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How to Make an Emergency Preparedness Kit for Your Home

Lisa.Kramer

Would you and your family be prepared in the event of a hurricane or other disaster? If the answers is no, then the time to prepare is now as the 2012 Hurricane Season officially begins on June 1st. Everyone who lives in vulnerable areas needs to make an emergency preparedness kit. Additionally, even if you live thousands of miles from the coast, it’s still prudent to prepare a kit. According to the National Hurricane Center/NOAA, an emergency preparedness kit should include the following items:

Water: You will need at least 1 gallon per day per person for 3 to 7 days. Don’t forget about extra water for your pets.

Food: You will need enough food for at least 3 to 7 days. Make sure you have non-perishable packaged or canned foods, special food for infants, a non-electric can opener, cooking tools, paper plates, and plastic utensils.

  • Money-Saving Tip: Do not wait until a hurricane watch or warning is posted to stock up on these items. Price-gouging, although illegal, is far too common in the face of an impending disaster, and you’re also likely to find the store shelves heavily picked over, if not barren.

Clothing: You will need seasonal clothing, rain gear, as well as sturdy shoes and work gloves in case you have to clean up debris or make repairs to your home.

Toiletries, Hygiene Items, and Moisture Wipes: You’ll need at least a 1-week supply of your toiletries and hygiene items. Keep in mind that if your water supply becomes contaminated after the storm or emergency, you will be taking sponge baths. As such, you should include lots of washcloths, moisture wipes and dry shampoo.

Tool Set: You’ll need a tool set containing a small hammer, nails, screwdriver, screws, wrench, a coil of wire, wire cutters, scissors, and heavy-duty tape. Also, if you used specific tools and hardware to install your metal hurricane shutters or cover your house windows with plywood, include extras of such items so you can either repair or take down the shutters as necessary.

First Aid Kit, Medicines, and Prescriptions Medications: You should have at least a 10-day supply of any over-the-counter medicines or prescription medications that you or your family take.

  • Money-Saving Tip: Save the receipts for the purchase of items for your first aid kit as you’ll typically be able to claim these items as tax-deductible medical expenses on your tax return. Also, while you can buy pre-made first aid kits, it is often cheaper to create your own. For a list of items to put in your first aid kit, check out the American Red Cross’s recommendations here.

Flashlights, Lanterns, Candles, Batteries, and other Camping Equipment: Remember, you may be without power and other creature comforts for weeks following a disaster. Think of it like an extended family camping trip and make a plan to acquire outdoor and camping equipment accordingly.

  • Money-Saving Tip: You’re in luck–the end of May is the exact time of year many stores put their camping and outdoor equipment on sale. One potential place to buy significantly discounted camping equipment and survivalist gear is at an army surplus store. Another way to save is by purchasing used equipment on Craigslist, eBay, or at the niche, peer-to-peer market sites GearTrade and LowerGear.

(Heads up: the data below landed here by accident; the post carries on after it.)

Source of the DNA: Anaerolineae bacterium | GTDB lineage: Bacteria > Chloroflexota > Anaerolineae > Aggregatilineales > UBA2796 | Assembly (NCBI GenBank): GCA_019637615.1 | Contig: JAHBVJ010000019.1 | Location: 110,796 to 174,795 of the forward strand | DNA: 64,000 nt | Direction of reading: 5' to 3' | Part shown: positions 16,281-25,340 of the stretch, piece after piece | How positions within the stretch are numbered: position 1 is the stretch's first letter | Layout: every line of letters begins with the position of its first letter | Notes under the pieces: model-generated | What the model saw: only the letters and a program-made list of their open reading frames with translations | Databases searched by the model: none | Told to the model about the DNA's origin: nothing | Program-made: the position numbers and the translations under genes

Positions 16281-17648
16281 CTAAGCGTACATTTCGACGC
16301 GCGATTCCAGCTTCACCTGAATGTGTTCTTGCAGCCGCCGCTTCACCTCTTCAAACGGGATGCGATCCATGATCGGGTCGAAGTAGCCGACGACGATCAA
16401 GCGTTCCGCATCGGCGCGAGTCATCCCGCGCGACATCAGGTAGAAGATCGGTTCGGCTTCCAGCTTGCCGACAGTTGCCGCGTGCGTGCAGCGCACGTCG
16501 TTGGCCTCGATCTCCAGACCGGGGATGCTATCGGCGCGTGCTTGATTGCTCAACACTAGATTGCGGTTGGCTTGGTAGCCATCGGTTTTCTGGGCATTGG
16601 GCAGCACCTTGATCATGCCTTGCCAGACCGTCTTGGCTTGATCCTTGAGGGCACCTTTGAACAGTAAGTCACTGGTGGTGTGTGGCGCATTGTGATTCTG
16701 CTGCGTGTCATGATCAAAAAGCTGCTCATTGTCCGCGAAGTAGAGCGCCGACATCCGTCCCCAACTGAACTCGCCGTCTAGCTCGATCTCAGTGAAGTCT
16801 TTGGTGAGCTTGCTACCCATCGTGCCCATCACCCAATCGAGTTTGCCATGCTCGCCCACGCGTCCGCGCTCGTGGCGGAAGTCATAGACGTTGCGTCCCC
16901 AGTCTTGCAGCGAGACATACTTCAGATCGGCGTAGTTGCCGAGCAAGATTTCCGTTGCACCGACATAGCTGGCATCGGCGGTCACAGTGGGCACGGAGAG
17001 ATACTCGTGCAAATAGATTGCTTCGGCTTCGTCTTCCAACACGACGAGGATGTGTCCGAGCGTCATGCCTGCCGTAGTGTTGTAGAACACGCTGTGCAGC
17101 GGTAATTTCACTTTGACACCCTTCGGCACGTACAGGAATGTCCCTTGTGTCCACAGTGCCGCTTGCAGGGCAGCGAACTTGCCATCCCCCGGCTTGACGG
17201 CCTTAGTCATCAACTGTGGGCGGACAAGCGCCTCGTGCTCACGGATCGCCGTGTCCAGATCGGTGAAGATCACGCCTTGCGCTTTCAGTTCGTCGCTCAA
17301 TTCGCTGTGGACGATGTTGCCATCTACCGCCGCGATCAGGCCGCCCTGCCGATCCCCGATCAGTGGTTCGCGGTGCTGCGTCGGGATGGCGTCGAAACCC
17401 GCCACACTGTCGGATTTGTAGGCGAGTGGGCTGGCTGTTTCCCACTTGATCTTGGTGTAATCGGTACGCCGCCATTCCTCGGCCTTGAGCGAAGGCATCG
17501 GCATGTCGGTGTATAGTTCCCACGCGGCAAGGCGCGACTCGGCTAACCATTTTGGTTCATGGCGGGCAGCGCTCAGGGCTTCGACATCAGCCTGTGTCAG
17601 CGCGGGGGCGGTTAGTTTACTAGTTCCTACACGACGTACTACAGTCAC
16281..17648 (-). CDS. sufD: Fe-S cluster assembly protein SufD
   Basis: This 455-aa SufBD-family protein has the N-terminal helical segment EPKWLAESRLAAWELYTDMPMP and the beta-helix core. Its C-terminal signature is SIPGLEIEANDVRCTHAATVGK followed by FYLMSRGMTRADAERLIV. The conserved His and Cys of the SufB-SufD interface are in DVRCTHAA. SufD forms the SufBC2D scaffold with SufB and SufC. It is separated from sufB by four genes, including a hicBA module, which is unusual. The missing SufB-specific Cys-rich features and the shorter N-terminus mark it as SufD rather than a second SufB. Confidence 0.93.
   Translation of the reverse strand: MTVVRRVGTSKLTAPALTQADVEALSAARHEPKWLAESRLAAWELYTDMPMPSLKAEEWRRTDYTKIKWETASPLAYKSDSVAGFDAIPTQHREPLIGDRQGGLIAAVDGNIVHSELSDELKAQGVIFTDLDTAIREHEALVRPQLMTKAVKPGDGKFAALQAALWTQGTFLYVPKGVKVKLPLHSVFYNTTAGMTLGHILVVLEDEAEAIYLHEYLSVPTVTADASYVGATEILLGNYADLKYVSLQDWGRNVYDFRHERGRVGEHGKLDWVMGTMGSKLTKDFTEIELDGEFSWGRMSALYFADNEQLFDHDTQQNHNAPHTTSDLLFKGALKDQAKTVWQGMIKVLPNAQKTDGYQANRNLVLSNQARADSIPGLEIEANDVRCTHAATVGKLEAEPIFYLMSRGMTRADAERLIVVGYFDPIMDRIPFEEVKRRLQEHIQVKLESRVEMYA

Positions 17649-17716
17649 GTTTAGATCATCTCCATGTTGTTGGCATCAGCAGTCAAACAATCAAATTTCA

Battery Operated NOAA Weather Radio

  • Money-Saving Tip: The cheapest battery operated NOAA weather radio I found online was the Kaito Electronics Inc. KA001 Portable Hand-Crank AM, FM, NOAA Radio available at Amazon.com for $14.00 plus $2.99 for shipping. At Sports Authority, battery operated NOAA radios cost between $29.99-$59.99 depending on the model. If you sign up your email address at SportsAuthority.com, the store will immediately email you a 10% discount code for online shopping and a printable coupon good for $10.00 off your next in-store purchase of $50.00 or more.

Cash: You should have enough cash on hand (including small bills) to cover at least one week of spending.

Important Documents: In a waterproof container or watertight resealable plastic bag, keep copies of your insurance forms, medical records, bank account numbers, Social Security card, etc. You should also consider uploading scans of these documents to your email account or a photo-hosting site so that you will be able to remotely access this information in the event the documents are destroyed.

  • Money-Saving Tip: Prior to hurricane season, it’s prudent to take extensive pictures of your home and personal property. Print out copies of these pictures and then store them with your other important documents. Also, upload digital copies of the photos to your email account or a photo-hosting site that you can access remotely. If you need to make an insurance claim after the storm, these photos can help you get the maximum reimbursement and save you a significant amount of money.

Phone: Make sure you have a fully charged cell phone with an extra battery and a traditional (not cordless) telephone set.

Gas: Fill up your vehicle with gas, and if you have an outdoor gas grill, make sure it has a full tank of gas.

Pet Care Items: Make sure you have copies of your pet’s identification and immunization records. You will also need a 1-week supply of food, water, and medications for your pet.

Toys, Books and Games: Say goodbye to your iPad and DVR recordings and say hello to Scrabble and that 5,000 piece puzzle that’s been sitting in your attic for the last decade.

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